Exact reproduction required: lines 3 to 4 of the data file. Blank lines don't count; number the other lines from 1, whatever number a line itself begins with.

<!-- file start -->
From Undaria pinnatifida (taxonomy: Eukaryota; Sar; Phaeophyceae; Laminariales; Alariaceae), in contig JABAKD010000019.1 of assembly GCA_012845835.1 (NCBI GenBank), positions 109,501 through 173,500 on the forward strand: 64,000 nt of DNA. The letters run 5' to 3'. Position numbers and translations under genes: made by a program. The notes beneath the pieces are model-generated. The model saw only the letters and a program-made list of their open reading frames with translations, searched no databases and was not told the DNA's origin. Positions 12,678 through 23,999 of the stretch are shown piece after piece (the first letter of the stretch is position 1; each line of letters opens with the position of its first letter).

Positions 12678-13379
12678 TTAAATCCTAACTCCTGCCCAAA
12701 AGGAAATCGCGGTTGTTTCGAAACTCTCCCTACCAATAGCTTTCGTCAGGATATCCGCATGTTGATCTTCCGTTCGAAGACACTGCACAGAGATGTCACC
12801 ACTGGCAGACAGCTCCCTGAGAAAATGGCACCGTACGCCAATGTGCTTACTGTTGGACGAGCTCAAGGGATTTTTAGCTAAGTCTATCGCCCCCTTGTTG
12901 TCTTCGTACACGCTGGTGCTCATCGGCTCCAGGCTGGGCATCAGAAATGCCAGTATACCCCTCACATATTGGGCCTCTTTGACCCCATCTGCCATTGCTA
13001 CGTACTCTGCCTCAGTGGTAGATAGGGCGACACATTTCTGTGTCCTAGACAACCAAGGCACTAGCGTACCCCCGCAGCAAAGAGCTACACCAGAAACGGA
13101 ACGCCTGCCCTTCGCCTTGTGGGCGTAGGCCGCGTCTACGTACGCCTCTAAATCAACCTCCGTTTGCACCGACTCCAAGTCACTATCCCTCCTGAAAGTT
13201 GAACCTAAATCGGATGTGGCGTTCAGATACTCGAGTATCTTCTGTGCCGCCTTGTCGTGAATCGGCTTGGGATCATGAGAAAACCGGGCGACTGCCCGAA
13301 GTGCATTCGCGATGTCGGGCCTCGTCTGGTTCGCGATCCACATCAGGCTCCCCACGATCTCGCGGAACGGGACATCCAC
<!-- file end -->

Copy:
12678 TTAAATCCTAACTCCTGCCCAAA
12701 AGGAAATCGCGGTTGTTTCGAAACTCTCCCTACCAATAGCTTTCGTCAGGATATCCGCATGTTGATCTTCCGTTCGAAGACACTGCACAGAGATGTCACC